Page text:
Miles hangs up, his hands shaking. He's surrounded once again by the quiet stillness of the night, only this time it screeches so loudly against his inner state that it makes him nauseous. He presses his fingers on his temples to try and ease the wreck that's happening inside his head, to no avail. He's so exhausted he could cry, and yet he knows he wouldn't be able to go back to sleep even if he tried. In truth, closing his eyes and lying down is pretty much the last thing he needs right now. What he needs is to get moving.

In a burst of energy, Miles kicks the sheets to the side and sits up on the edge of the bed, quickly scanning the room. His head is spinning, and Miles forces himself to take a deep breath and compile an orderly mental list of all the things that need doing. Pack a bag; book a flight; send an email to his Programme Director at school, informing of his absence; take a shower; have a bite to eat — or at least some coffee; keep breathing.

He decides to start from the shower. It seems like a reasonable choice.

He's back in his bedroom within ten minutes, washed and dressed and feeling a little steadier. He can't stop, he needs to keep moving, or he'll collapse. So he fishes his laptop from the spot on the floor where he left it a mere few hours ago and moves to the kitchen. He takes a seat at the breakfast bar and opens the browser to start looking for a flight, only to quickly pause to get up and make coffee. He needs coffee.

He spaces out a little as he leans over the kitchen counter, his head filled with the bubbly sound of the water coming to a boil, fresh coffee filtering through and slowly filling up the glass pot, drop by drop. The familiar ritual of reaching for a mug and pouring the hot black liquid feels strangely reassuring, and Miles holds on to it as he mechanically adds a splash of cold milk and half a teaspoon of sugar, just like every other morning. Mug in hand, Miles moves back to his stool, where his unfinished search awaits for him. He chucks down a couple of gulps of the hot beverage, nearly burning his throat in the process. Come on, Miles, breathe. Time to focus.

Miles's not exactly a novice at booking flights. Moving to a different continent will do that to you, he assumes, yet he's never had to purchase a same-day ticket back to Canada before. There are seats still available on the 8:30 a.m. departure from Heathrow, landing in Toronto at 11:15 a.m. local time. Which is good, morning is good. He'll be there soon, he'll see her soon. His eyes flicker to the time on the screen — it's nearly a quarter to four. He has roughly an hour and a half before he needs to set off, if he calls a taxi to the airport. Without a second thought, Miles clicks on the 'book now' button and starts filling in his credit card details.

There are very few instances in his everyday life when Miles finds himself grateful (like, really grateful) that money is never an issue he has to worry about. This is one of those instances, he thinks, as he casually drops almost a grand on a one-way flight home without blinking an eye. His heart rate finally seems to slow down, as if his body had managed to find a human pace once again now that this one big task is sorted. Miles gives himself a moment to finish his coffee — lukewarm, by now — and then he gets going.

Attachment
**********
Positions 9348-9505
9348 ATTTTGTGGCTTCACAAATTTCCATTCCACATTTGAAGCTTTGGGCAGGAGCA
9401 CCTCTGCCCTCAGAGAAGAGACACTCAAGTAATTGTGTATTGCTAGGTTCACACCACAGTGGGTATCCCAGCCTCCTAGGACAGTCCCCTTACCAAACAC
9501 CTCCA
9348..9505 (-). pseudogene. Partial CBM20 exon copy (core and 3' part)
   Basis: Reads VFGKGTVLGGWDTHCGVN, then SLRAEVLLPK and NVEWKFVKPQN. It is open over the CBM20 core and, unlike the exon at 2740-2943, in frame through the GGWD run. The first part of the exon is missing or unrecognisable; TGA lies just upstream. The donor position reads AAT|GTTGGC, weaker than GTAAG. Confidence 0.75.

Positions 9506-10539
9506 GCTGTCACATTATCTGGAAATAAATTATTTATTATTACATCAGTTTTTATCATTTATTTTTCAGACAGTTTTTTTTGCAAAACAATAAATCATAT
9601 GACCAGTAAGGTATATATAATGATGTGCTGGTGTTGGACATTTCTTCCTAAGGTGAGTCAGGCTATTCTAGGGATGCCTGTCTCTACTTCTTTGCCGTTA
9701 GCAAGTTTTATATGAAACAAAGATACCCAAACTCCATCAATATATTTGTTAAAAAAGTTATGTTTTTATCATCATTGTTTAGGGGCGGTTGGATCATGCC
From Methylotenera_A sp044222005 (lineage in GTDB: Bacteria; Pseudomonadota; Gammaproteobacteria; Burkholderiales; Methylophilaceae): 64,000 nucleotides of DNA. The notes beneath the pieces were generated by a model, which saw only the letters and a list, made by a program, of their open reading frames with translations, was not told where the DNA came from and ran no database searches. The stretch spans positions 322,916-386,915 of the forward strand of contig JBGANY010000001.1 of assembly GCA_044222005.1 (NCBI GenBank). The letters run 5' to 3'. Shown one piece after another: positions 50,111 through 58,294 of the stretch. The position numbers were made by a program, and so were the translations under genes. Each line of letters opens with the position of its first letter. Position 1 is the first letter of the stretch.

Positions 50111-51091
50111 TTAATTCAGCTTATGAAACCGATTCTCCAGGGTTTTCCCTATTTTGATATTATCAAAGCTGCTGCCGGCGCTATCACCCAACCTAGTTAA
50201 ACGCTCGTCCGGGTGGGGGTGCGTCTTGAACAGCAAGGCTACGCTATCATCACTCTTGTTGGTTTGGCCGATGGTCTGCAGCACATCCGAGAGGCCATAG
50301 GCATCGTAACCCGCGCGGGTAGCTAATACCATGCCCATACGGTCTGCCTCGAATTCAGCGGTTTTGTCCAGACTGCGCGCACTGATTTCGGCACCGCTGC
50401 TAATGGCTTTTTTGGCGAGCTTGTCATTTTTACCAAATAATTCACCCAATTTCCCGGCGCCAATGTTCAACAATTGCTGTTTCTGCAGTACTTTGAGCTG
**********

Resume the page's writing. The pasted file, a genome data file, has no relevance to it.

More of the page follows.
The following hour flies by in a blur. Miles moves in a dream-like state around his one-bedroom flat, automatically picking up clothes and other essentials and stuffing them into his bag. He pours himself another cup of coffee and forces half a slice of toast down his throat with it. He puts a reminder in his phone to call the housekeeper tomorrow to come over and sort things out while he's away. He even starts drafting some bullshit formal email about a 'family emergency' and 'missing classes' to send to school, but eventually he runs out of time, and his taxi is already waiting downstairs.

With one last look around he grabs his luggage, switches off the lights, and locks the front door behind him.

More A/N:

Quick little background info that will come up later in the story but might not be mentioned super clearly. Time wise, the story is set three years after Next Class 4. Miles is now a Final Year student at the London Academy for the Arts, and the twins are attending their second year at university back in Canada. - Hunter at Queen's University in Kingston, and Frankie at McGill, in Montreal. The fic is named after the song of the same title by Mumford & Sons.

The rest of the story is made up of 14 more chapters, plus an epilogue. Each chapter takes place on a consecutive day, covering a storytime of two weeks.

I hope I've got you hooked, and that you're curious to find out what happened and what will happen next once Miles gets back to Canada. Who is Max? What did he do to Frankie? Reviews make my day, and this time specifically I'm very unsure of this fic, so I'd love to hear your feedback to get a sense of whether I'm doing this right.

See you next chapter!